ACCORDING to the author, who is a Guinness world record holder, everything in this world has been created twice. First it is created and visualised by the ‘third eye’ after which it comes into reality which we see with our physical eye. He adds that inventions took place when the third eye discovered the know-how from its subconscious mind and after several experiments, first mentally and then practically, invented the item in reality. He says, at present we use this power less than one per cent; intellectuals use it up to three per cent, scientists, researchers and analysts utilise it up to 10 per cent. Some exceptional powers, like scientist Albert Einstein, used his power of the third eye up to 17 per cent.
The intellect is a faculty of the soul through which it selects the desired thoughts and emotions. The intellect performs three important functions – visualises, discriminates and then decides. Out of the three, the power to visualise is the most important function of the intellect. The author says that it is because of this that intellect is known as the ‘divine experience’ or the ‘third eye’. A soul with a powerful intellect enjoys the experience of its own choice regardless of external stimuli, whereas a soul with a weak intellect is pushed by strong impressions or habits stored in the subconscious mind. It can also be influenced by moods of the others or by the environment around That is why psychologists says that our subconscious/unconscious mind is very powerful and gets things done automatically. The power of visualisation programmes the subconscious mind and hence the powers of the third eye play a vital role in shaping one’s attitude and ‘altitude’ of personality.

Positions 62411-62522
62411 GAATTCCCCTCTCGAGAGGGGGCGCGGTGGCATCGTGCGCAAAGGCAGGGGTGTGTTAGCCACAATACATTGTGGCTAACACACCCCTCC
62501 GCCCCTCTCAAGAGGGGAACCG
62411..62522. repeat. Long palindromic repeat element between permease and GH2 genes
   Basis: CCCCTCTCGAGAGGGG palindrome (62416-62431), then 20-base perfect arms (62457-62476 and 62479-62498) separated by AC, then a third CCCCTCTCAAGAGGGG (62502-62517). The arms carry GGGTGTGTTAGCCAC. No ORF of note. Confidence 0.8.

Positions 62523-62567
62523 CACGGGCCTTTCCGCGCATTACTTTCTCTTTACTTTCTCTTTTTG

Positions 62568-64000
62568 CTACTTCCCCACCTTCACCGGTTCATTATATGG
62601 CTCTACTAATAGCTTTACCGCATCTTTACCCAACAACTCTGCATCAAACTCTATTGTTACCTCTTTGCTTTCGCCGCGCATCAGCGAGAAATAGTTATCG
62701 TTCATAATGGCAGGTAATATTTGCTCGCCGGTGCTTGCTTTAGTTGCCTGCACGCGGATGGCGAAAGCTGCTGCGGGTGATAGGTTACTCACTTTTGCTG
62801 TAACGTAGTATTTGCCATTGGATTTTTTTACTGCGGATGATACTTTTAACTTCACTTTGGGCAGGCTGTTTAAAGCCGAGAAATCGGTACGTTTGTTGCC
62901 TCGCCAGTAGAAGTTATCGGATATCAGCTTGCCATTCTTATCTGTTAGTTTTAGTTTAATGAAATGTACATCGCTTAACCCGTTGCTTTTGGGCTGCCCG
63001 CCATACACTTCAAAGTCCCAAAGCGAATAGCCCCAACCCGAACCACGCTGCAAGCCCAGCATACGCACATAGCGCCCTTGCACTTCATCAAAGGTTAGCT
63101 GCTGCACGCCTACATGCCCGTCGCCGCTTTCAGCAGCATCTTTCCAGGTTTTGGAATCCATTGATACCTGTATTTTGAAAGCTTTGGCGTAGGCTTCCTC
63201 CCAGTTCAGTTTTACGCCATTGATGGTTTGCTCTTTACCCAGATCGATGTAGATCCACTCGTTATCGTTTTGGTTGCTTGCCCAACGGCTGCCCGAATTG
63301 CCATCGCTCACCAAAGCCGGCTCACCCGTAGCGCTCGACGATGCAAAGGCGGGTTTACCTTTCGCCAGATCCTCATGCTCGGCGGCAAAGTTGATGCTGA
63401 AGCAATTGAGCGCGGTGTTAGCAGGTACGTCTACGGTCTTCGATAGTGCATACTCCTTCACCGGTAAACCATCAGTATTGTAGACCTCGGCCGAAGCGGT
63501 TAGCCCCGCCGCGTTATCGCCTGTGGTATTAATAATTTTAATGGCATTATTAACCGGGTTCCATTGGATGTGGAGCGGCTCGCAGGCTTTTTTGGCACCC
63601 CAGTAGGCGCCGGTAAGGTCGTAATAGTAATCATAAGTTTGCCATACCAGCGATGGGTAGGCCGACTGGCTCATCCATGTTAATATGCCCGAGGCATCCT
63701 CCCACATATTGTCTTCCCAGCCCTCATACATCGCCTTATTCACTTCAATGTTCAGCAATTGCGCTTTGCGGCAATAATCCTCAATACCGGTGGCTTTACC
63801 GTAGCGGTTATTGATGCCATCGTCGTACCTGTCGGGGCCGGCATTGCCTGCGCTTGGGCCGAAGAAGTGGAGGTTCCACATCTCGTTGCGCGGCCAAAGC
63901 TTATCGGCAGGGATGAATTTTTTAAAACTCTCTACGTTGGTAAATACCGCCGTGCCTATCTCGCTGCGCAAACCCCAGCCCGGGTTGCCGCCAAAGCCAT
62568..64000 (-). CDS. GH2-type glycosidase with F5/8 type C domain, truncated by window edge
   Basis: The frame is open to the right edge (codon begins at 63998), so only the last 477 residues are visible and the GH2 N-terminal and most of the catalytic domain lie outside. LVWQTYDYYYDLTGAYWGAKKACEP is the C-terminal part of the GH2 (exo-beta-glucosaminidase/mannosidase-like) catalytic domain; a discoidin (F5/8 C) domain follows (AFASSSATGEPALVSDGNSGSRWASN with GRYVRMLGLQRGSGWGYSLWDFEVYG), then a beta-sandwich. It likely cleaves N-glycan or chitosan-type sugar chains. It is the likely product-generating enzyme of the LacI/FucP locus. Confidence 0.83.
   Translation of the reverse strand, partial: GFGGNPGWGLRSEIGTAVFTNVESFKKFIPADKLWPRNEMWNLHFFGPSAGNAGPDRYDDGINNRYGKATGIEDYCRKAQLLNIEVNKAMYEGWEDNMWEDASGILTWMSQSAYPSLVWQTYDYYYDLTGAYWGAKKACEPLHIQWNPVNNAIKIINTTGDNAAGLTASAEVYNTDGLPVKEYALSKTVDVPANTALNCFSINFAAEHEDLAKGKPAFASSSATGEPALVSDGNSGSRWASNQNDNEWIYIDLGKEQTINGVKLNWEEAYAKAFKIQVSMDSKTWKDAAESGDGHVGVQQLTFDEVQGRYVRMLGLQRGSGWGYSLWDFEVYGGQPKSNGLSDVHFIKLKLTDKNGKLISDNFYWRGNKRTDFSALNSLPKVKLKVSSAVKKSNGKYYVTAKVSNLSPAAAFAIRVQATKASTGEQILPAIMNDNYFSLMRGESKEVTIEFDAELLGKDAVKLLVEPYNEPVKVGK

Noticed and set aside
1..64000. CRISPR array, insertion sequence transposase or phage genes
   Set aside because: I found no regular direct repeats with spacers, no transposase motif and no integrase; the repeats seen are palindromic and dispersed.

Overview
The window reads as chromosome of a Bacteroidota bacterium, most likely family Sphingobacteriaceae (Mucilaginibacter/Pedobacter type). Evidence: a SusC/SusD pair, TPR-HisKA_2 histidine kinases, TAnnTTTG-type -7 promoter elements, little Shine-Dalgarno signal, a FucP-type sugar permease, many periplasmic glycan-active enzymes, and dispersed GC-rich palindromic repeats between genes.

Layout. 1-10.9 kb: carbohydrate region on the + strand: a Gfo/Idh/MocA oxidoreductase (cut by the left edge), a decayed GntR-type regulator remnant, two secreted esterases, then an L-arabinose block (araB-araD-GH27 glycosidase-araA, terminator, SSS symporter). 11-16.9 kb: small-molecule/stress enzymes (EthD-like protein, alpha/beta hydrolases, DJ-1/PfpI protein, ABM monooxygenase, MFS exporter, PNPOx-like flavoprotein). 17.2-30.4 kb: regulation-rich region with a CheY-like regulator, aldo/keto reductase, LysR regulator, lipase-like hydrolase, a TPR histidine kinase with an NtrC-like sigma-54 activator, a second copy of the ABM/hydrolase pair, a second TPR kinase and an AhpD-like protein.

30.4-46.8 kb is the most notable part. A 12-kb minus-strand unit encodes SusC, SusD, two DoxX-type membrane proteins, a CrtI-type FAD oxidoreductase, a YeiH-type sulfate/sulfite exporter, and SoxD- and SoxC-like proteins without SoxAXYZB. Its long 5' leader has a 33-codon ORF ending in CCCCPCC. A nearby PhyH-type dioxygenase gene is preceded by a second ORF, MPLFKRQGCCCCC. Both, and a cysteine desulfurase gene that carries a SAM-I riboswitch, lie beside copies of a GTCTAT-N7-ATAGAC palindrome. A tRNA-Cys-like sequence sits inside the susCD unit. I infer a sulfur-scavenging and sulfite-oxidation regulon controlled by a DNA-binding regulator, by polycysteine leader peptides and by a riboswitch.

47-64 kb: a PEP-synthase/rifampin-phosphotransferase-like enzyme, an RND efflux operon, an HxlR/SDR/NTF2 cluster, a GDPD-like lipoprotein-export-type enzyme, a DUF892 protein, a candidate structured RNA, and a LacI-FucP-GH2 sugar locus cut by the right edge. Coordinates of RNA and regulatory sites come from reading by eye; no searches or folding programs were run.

The book comprises two sections – Section 1 is related to self-realisation and understanding of the real concept of human memory system and Section 2 provides interesting techniques for enhancing one’s memory power.
On reading this book, one finds that Chapter 17 is of relevance to youngsters and youth as it suggests ways to memorise things which they may tend to forget. Some external memory aids suggested are:
Some of the basic reasons for forgetting are lack of attention, lack of mental exercise, interferences, repression, shocks and drugs.
Factors that contribute to better memory, according to the author are, strong impressions (when the impression is strong, the memory recall will be that much easier and faster), concentration (develop the habit of reining in your mind when it shifts from one point to another), habit (concentration is a habit and habits are perfected through practice) and interests (law of interest is of paramount importance in concentration and thereby for improved memory; things we are deeply interested in are remembered without conscious effort).
The author suggests exercises for the mind and calls them ‘dynamic neurobics’ for building up the power of retention and recall.
(Mahaveer Publishers, 4764/2-A, 23 Ansari Road, Daryaganj, New Delhi-110002 ; [email protected])